Byron Angel wrote:
..... False echoes are not unknown.
Yes, and they indicate either a problem with the set or another problem which rendered the radar data useless. Padon's claim that there was a ~28 knot supply ship with the KM force should be enough to convince most readers that he can't be trusted as a source on this topic.
Not perhaps, for certain.
Type 281 was a metric radar with poor bearing accuracy. It could use beam switching to improve bearing resolution but at a cost in maximum range, and at DS Bismarck would have been at the very limit of type 281's maximum range upon opening fire and thus beam switching would not have been an option. Paddon actually states "...a certain amount of interference occurred.
..... Type 281 was an air search radar with surface search ability. Paddon was using it in its surface search capacity. It was not a FC radar system and would never have been expected to deliver the sort of bearing accuracy necessary for directing of gunfire. Bearing data would have been provided by the director. A quick review of web available data on PoW turns up the comment of PoW's gunnery officer to the effect that the range of the 281 had "more or less unlimited range" and that the T/S was ale to receive range data from the 281. Paddon indeed mentioned "a certain amount of interference", but NOT in the sense that it had any deleterious effect upon his target tracking.
Type 281 was a combined WA, WA and GA and GS set. It could range on surface targets on a 0- 28k yard scale with a 75 yds RMS accuracy via a precision ranging panel and could use beam switching to achieve 1/2 degree accuracy to allow it to discriminate between targets. It certainly didn't have unlimited range, but it might well have ranged to 26k yds (without beam switching). Again, Paddon's account was written 40 years after the fact and it simply doesn't pass even the most cursory checks for accuracy.
.....Possibly. As I mentioned: insufficient data to come to a firm conclusion.
The gunnery aspects report has to be considered definitive.
..... Absence of evidence is not evidence of absence. It is quite possible that Paddon did not deem it necessary or desirable to include such nuts & bolts detail in a short article.
Sigh, so now you claim that the Gunnery Aspects Report, which was written when Paddon was on board and would have been based, in part, upon Paddon's own report, was falsified?
No, just an old man's failing memory.
..... I do not find the Gunnery Aspects Report conclusive as evidence contradicting. The only mention of radar issues is as follows -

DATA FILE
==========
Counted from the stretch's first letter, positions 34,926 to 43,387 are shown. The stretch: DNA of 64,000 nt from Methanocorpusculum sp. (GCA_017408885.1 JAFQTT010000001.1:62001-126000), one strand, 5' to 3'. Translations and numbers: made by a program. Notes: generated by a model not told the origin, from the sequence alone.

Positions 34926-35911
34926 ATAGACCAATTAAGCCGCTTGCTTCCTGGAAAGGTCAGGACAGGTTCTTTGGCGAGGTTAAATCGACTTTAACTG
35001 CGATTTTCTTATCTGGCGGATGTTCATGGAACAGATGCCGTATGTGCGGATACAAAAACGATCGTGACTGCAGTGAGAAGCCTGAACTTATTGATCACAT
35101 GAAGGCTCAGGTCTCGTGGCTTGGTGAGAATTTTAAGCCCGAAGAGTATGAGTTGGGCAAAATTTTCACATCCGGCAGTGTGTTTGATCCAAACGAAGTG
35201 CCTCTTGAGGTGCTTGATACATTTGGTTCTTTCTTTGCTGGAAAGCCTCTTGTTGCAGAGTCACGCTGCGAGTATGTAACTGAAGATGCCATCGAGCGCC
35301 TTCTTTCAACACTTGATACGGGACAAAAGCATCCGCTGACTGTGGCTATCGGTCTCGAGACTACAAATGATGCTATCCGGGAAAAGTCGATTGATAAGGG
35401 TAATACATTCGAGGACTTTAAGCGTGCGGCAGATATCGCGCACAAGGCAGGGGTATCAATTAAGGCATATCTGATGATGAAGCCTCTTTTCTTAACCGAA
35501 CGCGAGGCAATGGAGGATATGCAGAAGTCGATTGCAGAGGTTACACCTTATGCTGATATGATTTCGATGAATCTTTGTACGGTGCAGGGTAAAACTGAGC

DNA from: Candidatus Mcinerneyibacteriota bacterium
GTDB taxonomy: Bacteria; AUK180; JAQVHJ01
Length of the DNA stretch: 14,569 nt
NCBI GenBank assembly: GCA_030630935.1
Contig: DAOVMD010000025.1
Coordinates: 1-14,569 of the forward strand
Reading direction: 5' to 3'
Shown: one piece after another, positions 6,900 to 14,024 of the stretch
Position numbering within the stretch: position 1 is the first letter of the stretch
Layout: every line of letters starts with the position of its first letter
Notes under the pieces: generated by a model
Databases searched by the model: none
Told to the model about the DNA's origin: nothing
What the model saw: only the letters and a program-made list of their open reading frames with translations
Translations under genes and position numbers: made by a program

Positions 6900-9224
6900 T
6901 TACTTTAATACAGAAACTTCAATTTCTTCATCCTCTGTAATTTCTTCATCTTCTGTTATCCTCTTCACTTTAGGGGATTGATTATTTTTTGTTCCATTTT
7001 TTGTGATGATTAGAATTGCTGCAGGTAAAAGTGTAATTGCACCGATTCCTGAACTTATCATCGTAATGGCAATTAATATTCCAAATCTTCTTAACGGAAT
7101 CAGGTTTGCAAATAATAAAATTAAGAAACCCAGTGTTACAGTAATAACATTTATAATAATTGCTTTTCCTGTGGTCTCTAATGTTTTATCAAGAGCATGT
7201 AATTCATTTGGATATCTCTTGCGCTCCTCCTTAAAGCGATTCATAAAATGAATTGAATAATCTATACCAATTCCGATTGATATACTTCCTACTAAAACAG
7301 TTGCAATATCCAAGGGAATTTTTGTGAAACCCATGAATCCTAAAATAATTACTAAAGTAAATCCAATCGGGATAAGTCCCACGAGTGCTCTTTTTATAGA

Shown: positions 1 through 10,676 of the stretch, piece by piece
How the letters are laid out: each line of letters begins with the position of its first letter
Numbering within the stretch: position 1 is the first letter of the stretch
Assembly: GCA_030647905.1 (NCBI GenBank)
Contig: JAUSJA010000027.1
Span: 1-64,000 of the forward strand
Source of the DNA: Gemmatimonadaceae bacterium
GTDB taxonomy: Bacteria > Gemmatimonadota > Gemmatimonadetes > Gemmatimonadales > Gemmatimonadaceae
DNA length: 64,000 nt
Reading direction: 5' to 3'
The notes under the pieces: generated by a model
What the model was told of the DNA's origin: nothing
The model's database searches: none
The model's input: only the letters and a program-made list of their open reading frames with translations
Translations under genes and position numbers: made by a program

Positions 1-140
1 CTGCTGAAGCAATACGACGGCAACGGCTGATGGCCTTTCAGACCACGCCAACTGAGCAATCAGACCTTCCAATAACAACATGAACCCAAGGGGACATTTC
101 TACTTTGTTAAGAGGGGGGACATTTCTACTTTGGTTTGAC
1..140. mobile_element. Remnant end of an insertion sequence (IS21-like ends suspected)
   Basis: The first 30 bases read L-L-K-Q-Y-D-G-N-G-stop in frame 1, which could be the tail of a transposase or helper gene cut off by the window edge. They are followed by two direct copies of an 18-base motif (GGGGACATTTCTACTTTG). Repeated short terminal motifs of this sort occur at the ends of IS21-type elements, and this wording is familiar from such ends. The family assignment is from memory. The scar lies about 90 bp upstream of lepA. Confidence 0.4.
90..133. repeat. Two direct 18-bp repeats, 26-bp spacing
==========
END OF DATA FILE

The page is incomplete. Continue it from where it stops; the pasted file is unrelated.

"No results were obtained from either Type 281 or 284 R.D.F.; it is understood that Signal School Officers are now of the opinion that Type 281 suffered interference and Type 284 was defective, although it appeared at the time that 284 was also suffering from interference." No context is provided. The interference assertion is offered up as essentially hearsay evidence with no confirmation that the author of the report understood anything at all about radar, whereas Paddon, the principal radar expert aboard, makes no mention of the interference causing any tracking problem.
No tracking problem? what about tracking a non-existent ship?
The report's "no radar ranges" assertion appears to be contradicted by McMullen's letter, which states -
"Once the range was down to about 20,000 yards the T. S. had a good Range Plot including radar ranges from the 14 inch Director Tower set ..."
The McMullen letter was also written years after the fact, and PoW did obtain radar ranges during a later engagement, as stated by the Gunnery Aspects Report, so Mcmullen may have been confused about the exact timing of events.
McMullen also mentions -
"Both radar sets had been switched off to maintain Radar Silence and were switched on at the order "enemy in sight. The main gunnery set due to its technical limitation was unable to pass ranges until the range was reduced to 24,000 yards. As far as I can remember the range on opening fire was about 26, 000 yards. No range was obtained before opening fire from the air warning radar set; I think (but am not certain} due to having been switched-off and slowness in becoming operational after being switched-on again."
Note the caveat: "no range was obtained before opening fire from the air warning radar set." McMullen's letter does not specifically speak to the period after opening of fire, probably because he was not located in the TC and was therefore unable to personally view the 281 counterdrum.
McMullen's letter places him aloft with the spotting and rate officers. The Gunnery Aspects Report provides no information as to whether the author was actually present in the TS during the battle. If no range data from the 281 was employed in the FC process, there is nothing within either of these documents that can satisfactorily explain why that might have occurred. Unless some more detailed evidence can be turned up, Paddon's claim that the 281 data had been overlooked in the TS remains a legitimate possibility.
Again, this was written years after the fact. We know that Hood's type 284 was able to range beyond 24K yds (and could plot the ranges on her Dreyer table) as was KGV's and KGV obtained useful ranges at just over 25k Yds on May 27, so McMullen is wrong about type 284 and so he is not a reliable source on this topic.
The Gunnery Aspects Report states that there was interference with type 281 - hence no ranges. Paddon's claim is not a legitimate possibility because it was formed 40 years after the fact, and even within this claim there is completely false claims of a 3rd KM ship - hence Paddon letter is useless.
The only way to dispute the Gunnery Aspects Report would be to find the reports submitted by Paddon after the action and investigative reports done by the ASE after the action.